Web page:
March 31, 2020

Son of Man by Robert Silverberg.



(Editors’ Note: Thanks to all of you that braved the cold to report the Quadrantid meteor shower rates this past weekend; here at Astroguyz HQ in Hudson, Florida we saw maybe a couple dozen under semi hazy skies the morning of the 3rd, amounting to a very unofficial zenithal hourly rate of maybe 90-100. Not a bad final shower to wrap up the season.  Of course, unlike the rest of the country, we had the privilege to observe in shorts and t-shirts in January! Now, at long last, back to the classic Scifi reviews…):

Looking for a “trippy” novel? Son of Man, by Robert Silverberg, may be it. Set in the far (and we do mean far!) future, this classic novel is now back in print courtesy of Pyr books. In it, an average mortal of modern times is flung into a universe in which Man has evolved into a multitude of distinct species.

It’s always refreshing to see an old concept such as time travel presented in a new way. The exact mechanism of the fling isn’t stated, but is instead subordinate to the story. For a greater explanation of the “timeflux” in which Clay is caught, read Silverberg’s later work, Dancers in the Time Flux. A recent Escape Pod story comes to mind, as well as Olaf Stapleton’s Last and First Men and even H.G. Wells the Time Machine. In the storyline, we are introduced to such “alternate humans” as the Seekers, Awaiters, Destroyers, Skimmers and others. The protagonist Clay also is subjected to lands such as Heavy, Dark, and Wrong. Really, that’s how mind bending the book is! Silverberg is also given to some awesome poetic prose in this book, some of the best I’ve read in Scifi. (Now, that’s a complement!) Our favorite; Clay’s time with the Awaiters, watching the eons drift lazily by. The very thought boggles the mind!

But not all is benign in this remote world of the future; as always, evil awaits. The worlds of both Heavy and Dark are almost beyond comprehension, as any true distant future should be. The early venture through the deep cosmos is especially cool, and sensuality pervades through out. Robert Silverberg is one of the true poets of science fiction. First published in 1971, Son of Man catches Silverberg at his most prolific, and probably would have won a Nebula or Hugo if Larry Niven’s Ringworld hadn’t come out the same year! (Incidentally, Silverberg MC’d the Hugos the same year).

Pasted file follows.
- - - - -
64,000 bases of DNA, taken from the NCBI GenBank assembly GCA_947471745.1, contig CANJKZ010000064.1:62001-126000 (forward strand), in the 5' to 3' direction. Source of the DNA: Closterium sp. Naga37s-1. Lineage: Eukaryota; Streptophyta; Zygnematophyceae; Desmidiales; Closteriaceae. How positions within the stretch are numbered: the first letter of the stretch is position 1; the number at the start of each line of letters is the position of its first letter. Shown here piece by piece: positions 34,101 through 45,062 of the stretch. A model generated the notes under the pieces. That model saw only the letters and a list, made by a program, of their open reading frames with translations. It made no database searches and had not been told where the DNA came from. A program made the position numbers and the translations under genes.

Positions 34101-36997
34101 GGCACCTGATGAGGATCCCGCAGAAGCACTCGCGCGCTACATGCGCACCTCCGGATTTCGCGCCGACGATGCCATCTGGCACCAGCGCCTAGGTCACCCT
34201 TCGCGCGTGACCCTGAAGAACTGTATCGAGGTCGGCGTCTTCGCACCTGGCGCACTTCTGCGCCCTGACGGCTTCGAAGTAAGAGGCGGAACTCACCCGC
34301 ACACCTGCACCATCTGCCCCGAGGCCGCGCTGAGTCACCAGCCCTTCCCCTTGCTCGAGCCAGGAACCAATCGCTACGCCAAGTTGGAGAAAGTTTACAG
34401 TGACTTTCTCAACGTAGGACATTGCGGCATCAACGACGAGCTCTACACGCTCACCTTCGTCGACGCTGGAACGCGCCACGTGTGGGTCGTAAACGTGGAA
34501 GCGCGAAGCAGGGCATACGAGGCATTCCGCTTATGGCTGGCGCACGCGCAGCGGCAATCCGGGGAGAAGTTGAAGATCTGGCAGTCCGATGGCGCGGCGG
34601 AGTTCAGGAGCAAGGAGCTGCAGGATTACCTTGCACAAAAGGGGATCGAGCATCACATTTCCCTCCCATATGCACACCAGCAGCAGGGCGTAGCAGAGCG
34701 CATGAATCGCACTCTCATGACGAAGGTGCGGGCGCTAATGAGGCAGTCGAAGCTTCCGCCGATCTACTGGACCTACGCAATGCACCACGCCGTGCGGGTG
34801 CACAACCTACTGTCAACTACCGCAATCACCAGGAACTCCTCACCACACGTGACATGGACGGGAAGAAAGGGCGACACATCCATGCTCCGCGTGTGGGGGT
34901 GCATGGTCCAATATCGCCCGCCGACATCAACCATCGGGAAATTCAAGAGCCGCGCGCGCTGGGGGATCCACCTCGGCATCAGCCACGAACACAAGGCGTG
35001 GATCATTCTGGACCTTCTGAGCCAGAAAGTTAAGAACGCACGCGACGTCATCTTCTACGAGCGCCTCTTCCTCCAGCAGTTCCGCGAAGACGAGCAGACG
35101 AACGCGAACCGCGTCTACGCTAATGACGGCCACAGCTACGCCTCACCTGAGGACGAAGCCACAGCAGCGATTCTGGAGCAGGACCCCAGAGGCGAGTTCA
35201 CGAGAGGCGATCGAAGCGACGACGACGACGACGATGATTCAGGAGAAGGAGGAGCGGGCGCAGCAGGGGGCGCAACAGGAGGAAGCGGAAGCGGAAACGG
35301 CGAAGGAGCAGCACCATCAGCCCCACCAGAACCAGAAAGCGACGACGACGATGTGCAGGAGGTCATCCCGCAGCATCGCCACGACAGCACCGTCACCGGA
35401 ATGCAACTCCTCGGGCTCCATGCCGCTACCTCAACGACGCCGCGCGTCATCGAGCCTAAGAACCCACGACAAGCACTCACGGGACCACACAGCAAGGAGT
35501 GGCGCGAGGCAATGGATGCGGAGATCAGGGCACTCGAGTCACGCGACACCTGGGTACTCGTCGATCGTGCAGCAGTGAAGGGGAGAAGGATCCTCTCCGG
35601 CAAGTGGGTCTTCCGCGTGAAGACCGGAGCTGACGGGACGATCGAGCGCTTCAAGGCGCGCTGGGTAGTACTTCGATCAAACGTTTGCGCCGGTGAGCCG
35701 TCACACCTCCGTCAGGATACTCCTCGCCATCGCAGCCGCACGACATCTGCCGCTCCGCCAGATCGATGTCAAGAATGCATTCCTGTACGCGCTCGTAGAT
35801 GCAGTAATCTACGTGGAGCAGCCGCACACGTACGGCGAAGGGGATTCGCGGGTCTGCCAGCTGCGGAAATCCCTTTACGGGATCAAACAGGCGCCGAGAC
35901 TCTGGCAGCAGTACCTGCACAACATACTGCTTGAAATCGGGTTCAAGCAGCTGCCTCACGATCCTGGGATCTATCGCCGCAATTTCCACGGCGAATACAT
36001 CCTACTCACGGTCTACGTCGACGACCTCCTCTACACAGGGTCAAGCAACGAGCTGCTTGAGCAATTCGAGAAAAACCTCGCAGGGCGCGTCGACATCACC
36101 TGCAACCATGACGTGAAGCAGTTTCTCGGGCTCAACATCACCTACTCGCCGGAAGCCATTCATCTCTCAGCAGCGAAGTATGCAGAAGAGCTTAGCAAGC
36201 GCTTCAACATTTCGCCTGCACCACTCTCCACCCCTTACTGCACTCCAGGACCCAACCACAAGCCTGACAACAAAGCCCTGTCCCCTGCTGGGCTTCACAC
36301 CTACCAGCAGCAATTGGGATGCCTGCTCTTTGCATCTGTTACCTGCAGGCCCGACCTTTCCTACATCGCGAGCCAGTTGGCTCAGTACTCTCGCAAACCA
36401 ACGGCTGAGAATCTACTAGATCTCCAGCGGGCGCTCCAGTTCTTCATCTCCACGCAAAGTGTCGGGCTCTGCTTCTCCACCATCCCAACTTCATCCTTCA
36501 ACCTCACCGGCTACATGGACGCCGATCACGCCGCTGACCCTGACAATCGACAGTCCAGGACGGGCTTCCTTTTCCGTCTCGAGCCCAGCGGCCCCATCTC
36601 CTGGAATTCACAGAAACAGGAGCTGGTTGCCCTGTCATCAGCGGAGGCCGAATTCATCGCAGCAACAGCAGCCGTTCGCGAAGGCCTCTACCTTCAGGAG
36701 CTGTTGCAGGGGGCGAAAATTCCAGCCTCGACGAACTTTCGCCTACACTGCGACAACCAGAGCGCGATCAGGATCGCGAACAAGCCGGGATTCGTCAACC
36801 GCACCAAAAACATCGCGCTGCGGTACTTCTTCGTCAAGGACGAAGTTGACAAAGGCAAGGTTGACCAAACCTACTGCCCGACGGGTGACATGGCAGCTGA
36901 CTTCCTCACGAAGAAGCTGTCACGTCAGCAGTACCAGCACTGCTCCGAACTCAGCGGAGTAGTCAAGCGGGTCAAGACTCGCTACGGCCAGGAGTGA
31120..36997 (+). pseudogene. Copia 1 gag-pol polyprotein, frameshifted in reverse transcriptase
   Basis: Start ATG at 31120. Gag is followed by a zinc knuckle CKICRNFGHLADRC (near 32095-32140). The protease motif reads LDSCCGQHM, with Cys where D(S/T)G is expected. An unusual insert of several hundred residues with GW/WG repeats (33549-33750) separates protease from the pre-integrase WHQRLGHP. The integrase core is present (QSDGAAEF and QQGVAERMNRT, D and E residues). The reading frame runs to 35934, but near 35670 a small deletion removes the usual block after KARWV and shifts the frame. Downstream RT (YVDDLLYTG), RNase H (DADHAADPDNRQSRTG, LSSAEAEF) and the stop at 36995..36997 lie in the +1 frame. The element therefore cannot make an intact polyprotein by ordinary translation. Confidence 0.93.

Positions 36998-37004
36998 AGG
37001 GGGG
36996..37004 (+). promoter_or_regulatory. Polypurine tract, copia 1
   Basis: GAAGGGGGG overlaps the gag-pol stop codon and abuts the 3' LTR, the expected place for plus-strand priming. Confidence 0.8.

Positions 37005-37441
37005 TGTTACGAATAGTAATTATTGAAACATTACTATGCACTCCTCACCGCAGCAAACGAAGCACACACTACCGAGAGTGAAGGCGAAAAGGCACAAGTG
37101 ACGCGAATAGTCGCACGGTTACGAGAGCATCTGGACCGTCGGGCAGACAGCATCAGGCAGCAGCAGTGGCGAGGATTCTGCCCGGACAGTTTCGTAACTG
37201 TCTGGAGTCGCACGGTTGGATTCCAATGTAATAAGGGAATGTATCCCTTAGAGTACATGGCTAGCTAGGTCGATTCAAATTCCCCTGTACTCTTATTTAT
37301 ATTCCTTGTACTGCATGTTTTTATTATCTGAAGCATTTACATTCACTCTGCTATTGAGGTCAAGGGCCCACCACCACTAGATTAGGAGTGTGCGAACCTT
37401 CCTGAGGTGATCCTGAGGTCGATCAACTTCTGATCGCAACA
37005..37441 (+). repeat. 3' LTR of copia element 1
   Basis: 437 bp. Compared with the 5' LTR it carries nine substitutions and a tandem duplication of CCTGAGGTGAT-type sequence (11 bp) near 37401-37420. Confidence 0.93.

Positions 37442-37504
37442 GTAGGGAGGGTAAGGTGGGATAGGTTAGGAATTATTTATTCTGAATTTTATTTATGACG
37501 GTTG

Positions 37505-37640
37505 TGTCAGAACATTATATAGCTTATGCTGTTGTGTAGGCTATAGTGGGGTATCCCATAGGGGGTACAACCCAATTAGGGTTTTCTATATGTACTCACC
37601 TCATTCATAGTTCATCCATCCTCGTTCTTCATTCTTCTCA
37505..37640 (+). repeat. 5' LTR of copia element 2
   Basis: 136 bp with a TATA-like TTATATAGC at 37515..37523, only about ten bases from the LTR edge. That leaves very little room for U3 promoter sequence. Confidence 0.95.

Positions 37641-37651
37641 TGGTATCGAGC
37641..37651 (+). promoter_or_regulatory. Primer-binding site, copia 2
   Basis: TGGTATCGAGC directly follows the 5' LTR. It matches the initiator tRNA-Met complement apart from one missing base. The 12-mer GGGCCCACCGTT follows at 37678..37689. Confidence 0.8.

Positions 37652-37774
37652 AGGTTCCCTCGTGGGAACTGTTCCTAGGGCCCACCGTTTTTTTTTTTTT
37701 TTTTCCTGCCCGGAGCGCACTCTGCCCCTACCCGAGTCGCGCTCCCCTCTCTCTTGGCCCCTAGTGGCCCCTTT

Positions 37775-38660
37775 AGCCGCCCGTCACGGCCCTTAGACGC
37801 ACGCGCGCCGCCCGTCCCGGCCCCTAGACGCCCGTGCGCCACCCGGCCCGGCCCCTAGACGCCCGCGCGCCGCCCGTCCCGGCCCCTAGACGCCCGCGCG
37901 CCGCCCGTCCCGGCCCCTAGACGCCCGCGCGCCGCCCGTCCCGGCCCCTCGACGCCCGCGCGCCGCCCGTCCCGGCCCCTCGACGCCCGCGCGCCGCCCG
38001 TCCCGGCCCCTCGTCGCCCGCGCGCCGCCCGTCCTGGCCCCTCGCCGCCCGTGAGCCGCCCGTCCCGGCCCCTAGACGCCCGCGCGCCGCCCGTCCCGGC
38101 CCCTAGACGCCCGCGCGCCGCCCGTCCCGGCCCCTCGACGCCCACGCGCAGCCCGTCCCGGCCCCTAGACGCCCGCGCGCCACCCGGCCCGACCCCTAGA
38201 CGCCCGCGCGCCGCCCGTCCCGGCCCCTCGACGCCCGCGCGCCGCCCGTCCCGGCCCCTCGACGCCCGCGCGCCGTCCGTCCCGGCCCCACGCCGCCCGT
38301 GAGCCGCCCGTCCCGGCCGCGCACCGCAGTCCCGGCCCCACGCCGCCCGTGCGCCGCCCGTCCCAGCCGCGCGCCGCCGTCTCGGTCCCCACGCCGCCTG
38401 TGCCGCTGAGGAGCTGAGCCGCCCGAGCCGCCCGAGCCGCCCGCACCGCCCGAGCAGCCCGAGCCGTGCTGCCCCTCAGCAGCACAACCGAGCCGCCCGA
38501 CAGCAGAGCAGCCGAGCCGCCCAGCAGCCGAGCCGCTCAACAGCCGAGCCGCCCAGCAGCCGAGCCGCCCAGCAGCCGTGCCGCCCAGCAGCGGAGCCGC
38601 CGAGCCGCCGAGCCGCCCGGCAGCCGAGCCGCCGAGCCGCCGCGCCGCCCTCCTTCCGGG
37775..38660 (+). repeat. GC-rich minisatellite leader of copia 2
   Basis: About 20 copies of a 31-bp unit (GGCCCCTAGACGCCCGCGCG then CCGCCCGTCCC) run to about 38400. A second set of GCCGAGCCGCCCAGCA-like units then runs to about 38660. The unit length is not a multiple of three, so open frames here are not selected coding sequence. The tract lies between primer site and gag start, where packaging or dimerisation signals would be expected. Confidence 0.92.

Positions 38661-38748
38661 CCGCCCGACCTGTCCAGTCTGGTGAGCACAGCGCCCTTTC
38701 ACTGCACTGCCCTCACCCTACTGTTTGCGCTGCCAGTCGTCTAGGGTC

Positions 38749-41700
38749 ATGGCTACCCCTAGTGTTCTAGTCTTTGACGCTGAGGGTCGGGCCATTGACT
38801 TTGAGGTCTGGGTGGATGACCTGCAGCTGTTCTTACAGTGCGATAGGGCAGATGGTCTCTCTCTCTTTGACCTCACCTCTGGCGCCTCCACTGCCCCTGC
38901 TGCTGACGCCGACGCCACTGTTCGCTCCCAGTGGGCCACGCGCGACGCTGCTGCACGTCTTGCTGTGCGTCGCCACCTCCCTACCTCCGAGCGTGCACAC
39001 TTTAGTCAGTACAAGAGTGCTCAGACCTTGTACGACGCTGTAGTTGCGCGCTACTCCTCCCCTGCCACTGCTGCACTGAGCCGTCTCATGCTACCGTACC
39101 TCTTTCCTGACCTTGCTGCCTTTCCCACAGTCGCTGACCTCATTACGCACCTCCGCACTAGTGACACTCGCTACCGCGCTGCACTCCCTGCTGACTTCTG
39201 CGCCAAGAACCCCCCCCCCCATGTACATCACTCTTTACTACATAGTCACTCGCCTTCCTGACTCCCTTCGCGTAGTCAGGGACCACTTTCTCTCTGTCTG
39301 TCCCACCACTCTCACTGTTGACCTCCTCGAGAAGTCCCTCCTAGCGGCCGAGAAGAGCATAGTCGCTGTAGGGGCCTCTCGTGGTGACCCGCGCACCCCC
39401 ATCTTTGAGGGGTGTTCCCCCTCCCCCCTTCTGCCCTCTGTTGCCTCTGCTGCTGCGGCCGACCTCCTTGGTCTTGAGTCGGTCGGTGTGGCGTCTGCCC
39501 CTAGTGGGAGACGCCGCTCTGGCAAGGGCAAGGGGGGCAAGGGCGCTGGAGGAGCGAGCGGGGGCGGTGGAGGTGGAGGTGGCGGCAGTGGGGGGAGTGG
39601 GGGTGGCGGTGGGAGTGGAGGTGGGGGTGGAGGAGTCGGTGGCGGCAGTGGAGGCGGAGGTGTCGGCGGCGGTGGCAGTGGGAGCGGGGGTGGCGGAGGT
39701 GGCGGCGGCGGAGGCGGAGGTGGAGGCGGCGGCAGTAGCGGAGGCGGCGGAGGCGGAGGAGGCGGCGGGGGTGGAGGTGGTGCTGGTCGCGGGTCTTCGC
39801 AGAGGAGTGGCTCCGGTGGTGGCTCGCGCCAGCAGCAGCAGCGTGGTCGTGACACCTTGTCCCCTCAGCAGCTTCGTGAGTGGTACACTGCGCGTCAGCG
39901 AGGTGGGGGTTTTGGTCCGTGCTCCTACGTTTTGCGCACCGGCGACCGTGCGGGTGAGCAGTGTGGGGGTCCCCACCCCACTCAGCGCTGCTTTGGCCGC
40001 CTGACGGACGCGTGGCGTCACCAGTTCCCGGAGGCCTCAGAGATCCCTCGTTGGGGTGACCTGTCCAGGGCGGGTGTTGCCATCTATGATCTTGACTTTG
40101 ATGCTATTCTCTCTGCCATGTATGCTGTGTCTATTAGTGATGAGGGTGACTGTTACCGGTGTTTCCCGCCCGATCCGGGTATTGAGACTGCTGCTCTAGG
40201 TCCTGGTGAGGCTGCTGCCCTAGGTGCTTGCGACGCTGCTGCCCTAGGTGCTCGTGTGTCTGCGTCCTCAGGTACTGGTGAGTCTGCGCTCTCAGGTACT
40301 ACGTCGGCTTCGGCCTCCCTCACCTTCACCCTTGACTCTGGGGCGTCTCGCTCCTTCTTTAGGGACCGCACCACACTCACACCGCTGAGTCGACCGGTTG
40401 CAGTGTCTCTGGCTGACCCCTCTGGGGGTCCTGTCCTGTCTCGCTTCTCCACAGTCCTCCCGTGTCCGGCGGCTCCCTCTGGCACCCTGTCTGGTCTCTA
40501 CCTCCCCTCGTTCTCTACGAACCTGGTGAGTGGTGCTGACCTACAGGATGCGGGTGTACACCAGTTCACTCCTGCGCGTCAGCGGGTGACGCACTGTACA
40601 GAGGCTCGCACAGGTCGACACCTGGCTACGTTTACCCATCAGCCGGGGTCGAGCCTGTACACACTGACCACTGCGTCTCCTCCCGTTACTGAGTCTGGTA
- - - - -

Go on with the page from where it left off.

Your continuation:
Silverberg wrote Dying Inside a year later, and the style shows it. The breadth and depth of this book make’s me rethink my entire Scifi reading history; maybe I should dig up some of those older Silverberg tomes. He was one of the first authors to introduce sexuality to Scifi (remember, it was the 60s!) before it became trite. Son of Man also poses the question of what it means to be human, by stretching our biological potentials to their limits. All too often, we are tempted to think of ourselves as the pinnacle of creation, a perfection that cannot be topped. But we are in fact the least of several evolutionary branches such as the Neanderthals that went extinct. And there undoubtedly will be others. We also just now have the emerging potential to tinker with our heritage; will we recognize humanity even a century from now?

Some of the imagery was especially captivating; I wonder what future Man had done with the Earth’s missing Moon? Such details are not spoon-fed to the reader, instead allowing one to decide what might have happened. Read Son of Man as an exercise in expansion of the ol’ brain cells; your intellect will love you for it. I bet it’ll still be timely if we’re not disembodied entities floating the ether, an eon from now!


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